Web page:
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Magic Formula on the ASX

Discussion in 'ASX Stock Chat' started by systematic, Jul 7, 2015.

  1. systematic

    systematic

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    As a change from the tiny, illiquid, unprofitable companies in the NCAV thread, but still in keeping with the theme of value based investing, I thought I'd take a look at the magic formula on the ASX. This is the well known method from, "The Little Book that Beats the Market" by Joel Greenblatt. There's a brief wikipedia article with the details, if you are not familiar.

    I post the top 10 rather than the top 30 or 50 as Greenblatt really sticks to the top few percentiles - and the ASX is a much smaller universe of stocks to select from.

    Currently, I get:

    MF July 2015.png

    What's your analysis of any of the stocks in this list?

    My initial comment: at least you don't just get a bunch of mining stocks (as you do with the NCAV and some other singular value measures). For interest, the next 5 contain both Nine Entertainment and Southern Cross, so there's at least a little bit of an emphasis on media stocks at the moment.
     
    Value Hunter likes this.
  2. sinner

    sinner

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    Thereis an excellent bunch of writing about the Magic Formula in "Quantitative Value", I recommend reading it, if you are relying on the Magic Formula!

    The main issue with this methodology is that it ranks value and quality equally, which generally results in portfolios that overpay for quality.

    A better solution (and that adopted by the authors of Quantitative Value) is to split the universe into deciles based on EBIT/TEV, select the value decile and then split your selection into high quality and low quality halves.

    The returns on High Quality Value are better than Low Quality Value, Value and Magic Formula.

    Here are all the analysis on Magic Formula done by the QVAL guys: http://blog.alphaarchitect.com/tag/magic-formula/

    The book also has some really interesting observations (not necessarily negative) about this methodology and the general issue of mistaking the ceiling of a methodology for its floor.
     
  3. systematic

    systematic

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    Thanks sinner, I'm familiar with that work, and prior to the QV book coming out had concluded that you are better off with value first, then quality, as opposed to an equal split (you could see that from looking at Novy-Marx' data, which one of the co-authors of QV mentioned at the time as well). That's if you're using quality at all. I've previously mentioned that I'm quietly cautious on quality for several reasons - one of the co-authors of the QV book doesn't like to use it at all.

    I was crook as a dog the other day and grabbed "The Little Book that Beats the Market" off the shelf for a quick read in bed with a cuppa (Greenblatt has a very entertaining writing style)...and that's what reminded me of this approach.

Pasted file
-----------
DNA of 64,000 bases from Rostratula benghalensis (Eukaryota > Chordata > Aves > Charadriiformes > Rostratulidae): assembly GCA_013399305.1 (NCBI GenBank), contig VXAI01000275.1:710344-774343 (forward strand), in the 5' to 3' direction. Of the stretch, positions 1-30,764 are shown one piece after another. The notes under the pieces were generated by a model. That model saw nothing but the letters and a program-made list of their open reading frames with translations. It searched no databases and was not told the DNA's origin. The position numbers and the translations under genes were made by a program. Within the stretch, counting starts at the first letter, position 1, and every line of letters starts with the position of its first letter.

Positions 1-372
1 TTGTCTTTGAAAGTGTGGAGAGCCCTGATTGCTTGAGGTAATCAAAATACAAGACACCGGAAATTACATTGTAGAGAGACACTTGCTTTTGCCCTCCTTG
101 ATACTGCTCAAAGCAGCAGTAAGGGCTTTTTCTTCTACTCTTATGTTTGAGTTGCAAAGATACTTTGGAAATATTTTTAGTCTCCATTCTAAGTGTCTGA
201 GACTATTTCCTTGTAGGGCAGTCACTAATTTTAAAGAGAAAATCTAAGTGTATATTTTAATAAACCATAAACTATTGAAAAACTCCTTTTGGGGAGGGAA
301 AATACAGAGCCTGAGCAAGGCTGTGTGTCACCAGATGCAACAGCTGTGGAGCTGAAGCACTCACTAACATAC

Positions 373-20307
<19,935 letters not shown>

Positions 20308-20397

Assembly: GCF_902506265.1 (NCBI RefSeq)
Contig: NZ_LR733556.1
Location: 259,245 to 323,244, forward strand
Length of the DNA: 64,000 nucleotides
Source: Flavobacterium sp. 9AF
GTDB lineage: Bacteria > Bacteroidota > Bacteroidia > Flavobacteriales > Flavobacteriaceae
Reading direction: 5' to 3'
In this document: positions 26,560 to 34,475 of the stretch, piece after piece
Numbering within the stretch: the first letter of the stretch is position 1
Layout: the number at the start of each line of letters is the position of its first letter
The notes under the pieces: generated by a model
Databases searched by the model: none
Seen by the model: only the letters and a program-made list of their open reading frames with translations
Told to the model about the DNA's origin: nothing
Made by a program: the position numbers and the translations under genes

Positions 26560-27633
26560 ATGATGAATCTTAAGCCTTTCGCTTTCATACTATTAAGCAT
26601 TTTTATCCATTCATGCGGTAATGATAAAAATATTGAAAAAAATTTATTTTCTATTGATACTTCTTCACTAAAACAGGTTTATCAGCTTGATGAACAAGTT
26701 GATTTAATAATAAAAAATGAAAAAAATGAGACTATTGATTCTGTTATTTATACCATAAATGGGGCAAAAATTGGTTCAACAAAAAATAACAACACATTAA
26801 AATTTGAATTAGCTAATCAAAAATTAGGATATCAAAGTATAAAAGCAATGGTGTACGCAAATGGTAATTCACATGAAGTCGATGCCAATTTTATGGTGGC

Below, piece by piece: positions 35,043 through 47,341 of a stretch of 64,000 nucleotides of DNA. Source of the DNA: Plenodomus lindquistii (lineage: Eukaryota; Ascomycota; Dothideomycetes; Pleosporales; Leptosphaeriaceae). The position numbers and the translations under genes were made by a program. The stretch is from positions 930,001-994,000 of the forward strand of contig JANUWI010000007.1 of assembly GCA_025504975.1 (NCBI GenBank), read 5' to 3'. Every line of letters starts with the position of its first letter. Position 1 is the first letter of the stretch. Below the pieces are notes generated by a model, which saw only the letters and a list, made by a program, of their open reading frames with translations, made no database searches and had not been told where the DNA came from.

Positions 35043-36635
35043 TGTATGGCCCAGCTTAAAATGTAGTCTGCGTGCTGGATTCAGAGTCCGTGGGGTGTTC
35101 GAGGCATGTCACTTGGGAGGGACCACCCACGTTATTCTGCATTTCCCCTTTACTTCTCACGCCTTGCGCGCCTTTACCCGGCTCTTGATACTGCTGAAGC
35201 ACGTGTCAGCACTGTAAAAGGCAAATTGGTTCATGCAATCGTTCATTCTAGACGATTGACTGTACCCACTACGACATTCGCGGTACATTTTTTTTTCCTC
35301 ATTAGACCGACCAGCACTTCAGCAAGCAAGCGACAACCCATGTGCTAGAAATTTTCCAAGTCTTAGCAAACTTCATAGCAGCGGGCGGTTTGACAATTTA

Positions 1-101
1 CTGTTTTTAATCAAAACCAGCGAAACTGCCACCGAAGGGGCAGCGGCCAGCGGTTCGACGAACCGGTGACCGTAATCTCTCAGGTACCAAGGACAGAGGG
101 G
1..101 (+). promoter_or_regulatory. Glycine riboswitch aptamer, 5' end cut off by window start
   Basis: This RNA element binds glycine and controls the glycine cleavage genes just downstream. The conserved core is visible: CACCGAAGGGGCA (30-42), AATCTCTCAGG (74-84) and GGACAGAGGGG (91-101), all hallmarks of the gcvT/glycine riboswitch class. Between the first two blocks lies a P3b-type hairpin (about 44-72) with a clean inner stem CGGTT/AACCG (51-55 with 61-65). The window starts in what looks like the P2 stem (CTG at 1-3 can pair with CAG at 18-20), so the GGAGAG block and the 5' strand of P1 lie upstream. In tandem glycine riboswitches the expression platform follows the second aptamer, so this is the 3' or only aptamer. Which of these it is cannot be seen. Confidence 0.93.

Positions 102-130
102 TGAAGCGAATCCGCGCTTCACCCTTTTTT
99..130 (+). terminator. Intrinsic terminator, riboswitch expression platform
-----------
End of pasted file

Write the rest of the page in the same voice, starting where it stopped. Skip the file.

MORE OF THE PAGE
They (NCAV, MF, QV etc) are not my investment plan, as it were - I just find looking at stuff to be fun.

    In my view, at the end of the day they are slightly different approaches that will produce slightly different numbers. Most of these things are variations on a theme, to various degrees. Any quality measure combined with any value measure (equal weighted) gives you an MF type of approach (e.g. Price to Book with Gross Profits to Assets). Or, for example, the Piotroski approach written about 13 years ago (quintile on P/B first, then a top F Score) is the exact same theme going on with QV. And, in fact, compares quite favourably with the more complex QV.

    I've had different views (as we all do, as we keep thinking about these things). It all depends on what the investor is trying to achieve. For example: some investors might like to start with 'quality' (however they define it). They might find a quantitative sort on quality measures to be an initial, very useful cull of the market...to then go on and do their own intrinsic value calcs on. Certainly not my approach - but entirely valid. Greenblatt talks about this in relation to the Magic Formula (and apparently it's what he actually did / does in his funds). It depends what the investor is trying to achieve (which of course, is not always the highest CAGR, as much as we'd like it).

    Anyway, it's all food for thought and I really appreciate the input. I also completely agree with you that QV is a wonderful summary of - just that: a quantitative approach to value, and I regard the work extremely highly, as you obviously do. As a matter of fact, I started putting it together on the ASX a couple years back and then abandoned it. Might have to look at it again sometime.
     
  4. sinner

    sinner